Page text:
Parent Loans For College To Help Pay Tuition–Should Parents Borrow To Help Pay For A College Education?

As we draw nearer to August, which is typically a time where most students are returning to college or are preparing to move back onto campus, many individuals often take a step back to look at their financial aid situation as both students and parents are often involved in this process and must make sure that the tuition expenses which will be required during the fall semester are able to be met. However, at this late date here in June, some forms of financial assistance may be unavailable, since some scholarships and grants may have had limited funds, so many students often turn to loans as a result of not finding the amount of financial aid they need and there are also parents who are taking advantage of loans that are available specifically for them to meet the college cost for their child.

Many parents are aware of the federal PLUS Loan for parents, which is available to help meet the cost of attending a university beyond what a student has received in other forms of financial aid, and reportedly will offer a 7.9% fixed interest rate at the present time, so some parents often view this as an affordable option if a student is short on their funds to apply to tuition, as students may have exhausted federal student loans for themselves.

However, many financial advisers have been seeing a question related to this particular type of loan over the past years, as many parents have asked whether they should save money for themselves or put their child through college with the use of these loans. It will eventually come down to a parent’s decision as to what route they take, but many advisers have often pointed out that it can be dangerous for a parent to take on a debt related to a student’s tuition, as parents are more than likely also going to be meeting other costs for their student’s college education, even if it is as simple as giving them additional money every month or so.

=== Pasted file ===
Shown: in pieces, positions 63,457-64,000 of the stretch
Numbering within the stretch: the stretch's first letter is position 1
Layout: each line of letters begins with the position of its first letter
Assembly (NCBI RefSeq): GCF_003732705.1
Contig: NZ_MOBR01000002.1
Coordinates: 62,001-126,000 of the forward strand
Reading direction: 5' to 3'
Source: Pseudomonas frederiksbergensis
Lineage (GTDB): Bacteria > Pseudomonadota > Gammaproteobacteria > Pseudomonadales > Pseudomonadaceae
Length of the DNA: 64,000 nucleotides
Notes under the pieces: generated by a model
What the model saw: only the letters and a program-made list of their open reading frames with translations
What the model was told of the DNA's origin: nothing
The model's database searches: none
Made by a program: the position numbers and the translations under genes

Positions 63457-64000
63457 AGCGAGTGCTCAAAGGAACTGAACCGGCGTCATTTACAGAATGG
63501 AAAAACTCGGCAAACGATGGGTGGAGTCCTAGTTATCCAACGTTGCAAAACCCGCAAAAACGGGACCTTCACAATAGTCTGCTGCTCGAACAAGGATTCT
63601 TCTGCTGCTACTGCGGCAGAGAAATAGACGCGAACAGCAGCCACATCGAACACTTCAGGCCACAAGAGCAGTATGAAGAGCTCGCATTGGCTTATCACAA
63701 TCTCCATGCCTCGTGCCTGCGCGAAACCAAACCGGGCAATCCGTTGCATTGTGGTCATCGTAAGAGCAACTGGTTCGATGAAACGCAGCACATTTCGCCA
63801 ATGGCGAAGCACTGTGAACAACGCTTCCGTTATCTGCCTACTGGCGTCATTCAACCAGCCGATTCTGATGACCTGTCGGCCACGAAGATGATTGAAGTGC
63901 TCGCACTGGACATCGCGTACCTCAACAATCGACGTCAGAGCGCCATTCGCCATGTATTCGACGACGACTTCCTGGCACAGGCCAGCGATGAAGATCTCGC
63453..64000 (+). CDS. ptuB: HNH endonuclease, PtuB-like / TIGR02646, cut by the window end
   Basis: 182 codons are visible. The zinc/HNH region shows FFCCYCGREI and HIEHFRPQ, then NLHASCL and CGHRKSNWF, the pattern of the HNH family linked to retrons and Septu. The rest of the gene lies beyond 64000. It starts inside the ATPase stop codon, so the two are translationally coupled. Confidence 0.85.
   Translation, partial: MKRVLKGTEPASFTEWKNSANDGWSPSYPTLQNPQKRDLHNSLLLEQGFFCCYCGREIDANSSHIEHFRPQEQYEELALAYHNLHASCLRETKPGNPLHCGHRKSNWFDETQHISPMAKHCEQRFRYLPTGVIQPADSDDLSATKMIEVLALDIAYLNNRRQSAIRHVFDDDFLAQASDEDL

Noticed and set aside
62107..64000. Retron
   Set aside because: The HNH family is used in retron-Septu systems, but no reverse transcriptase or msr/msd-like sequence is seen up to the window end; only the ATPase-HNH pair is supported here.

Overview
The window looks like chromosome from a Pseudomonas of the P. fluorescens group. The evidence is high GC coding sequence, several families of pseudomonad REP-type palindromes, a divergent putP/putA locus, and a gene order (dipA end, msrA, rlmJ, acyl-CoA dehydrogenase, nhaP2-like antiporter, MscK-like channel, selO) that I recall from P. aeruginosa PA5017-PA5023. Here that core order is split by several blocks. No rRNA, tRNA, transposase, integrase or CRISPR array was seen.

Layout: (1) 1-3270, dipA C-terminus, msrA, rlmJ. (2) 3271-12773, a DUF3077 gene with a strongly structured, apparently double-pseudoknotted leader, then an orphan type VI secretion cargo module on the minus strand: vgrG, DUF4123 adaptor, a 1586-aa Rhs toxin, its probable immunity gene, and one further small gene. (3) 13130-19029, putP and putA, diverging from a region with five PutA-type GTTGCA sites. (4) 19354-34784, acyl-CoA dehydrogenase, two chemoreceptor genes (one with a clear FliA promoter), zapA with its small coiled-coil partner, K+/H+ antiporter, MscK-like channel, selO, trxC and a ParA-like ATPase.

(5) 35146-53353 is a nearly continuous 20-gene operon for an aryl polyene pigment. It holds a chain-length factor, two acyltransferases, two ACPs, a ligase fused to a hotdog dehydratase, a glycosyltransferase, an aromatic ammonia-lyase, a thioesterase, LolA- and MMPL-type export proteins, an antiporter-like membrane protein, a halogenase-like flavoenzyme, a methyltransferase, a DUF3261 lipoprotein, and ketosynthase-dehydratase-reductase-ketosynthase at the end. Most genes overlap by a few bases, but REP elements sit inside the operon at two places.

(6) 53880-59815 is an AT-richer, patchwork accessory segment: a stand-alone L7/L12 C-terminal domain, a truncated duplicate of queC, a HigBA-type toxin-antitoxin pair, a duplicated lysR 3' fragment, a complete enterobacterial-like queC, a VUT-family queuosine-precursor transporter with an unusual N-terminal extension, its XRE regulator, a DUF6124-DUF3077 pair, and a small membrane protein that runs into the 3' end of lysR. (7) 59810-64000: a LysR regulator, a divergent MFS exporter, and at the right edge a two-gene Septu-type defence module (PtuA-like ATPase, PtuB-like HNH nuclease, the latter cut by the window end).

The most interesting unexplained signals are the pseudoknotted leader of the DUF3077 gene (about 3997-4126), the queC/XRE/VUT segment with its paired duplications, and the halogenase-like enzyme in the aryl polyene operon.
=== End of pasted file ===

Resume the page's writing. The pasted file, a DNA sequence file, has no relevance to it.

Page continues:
Most parents will help students make rent payments, purchase necessities like books, or again, simply give them an allowance every month to help them through college, but even in cases where parents may not be giving that much additional money to their student there are advisers who feel that parents are putting themselves at risk of not having enough for retirement if they take on this type of debt, as college costs can be quite expensive and may lead to a parent seeing their child graduate with not only debt of their own but the parent may have a sizable student loan repayment obligation as well.

When it comes to student loans of any kind, advisers and financial aid counselors always stress that applying for scholarships and grants early and from as many reputable sources as can be found, as well as, consulting financial aid officers at a student’s university are all going to be ways that students can increase the likelihood that they will not need to borrow, but options like parent loans or even private loans for a student or parent should be avoided if possible as these debts can be cumbersome and hinder financial security or progress for a long period of time, no matter if the student or their parents are the one borrowing.  Yet, if loans are acquired, graduates and their parents should use the time during school to begin planning their repayment strategy as erasing these debts as quickly as possible will be beneficial in a variety of ways.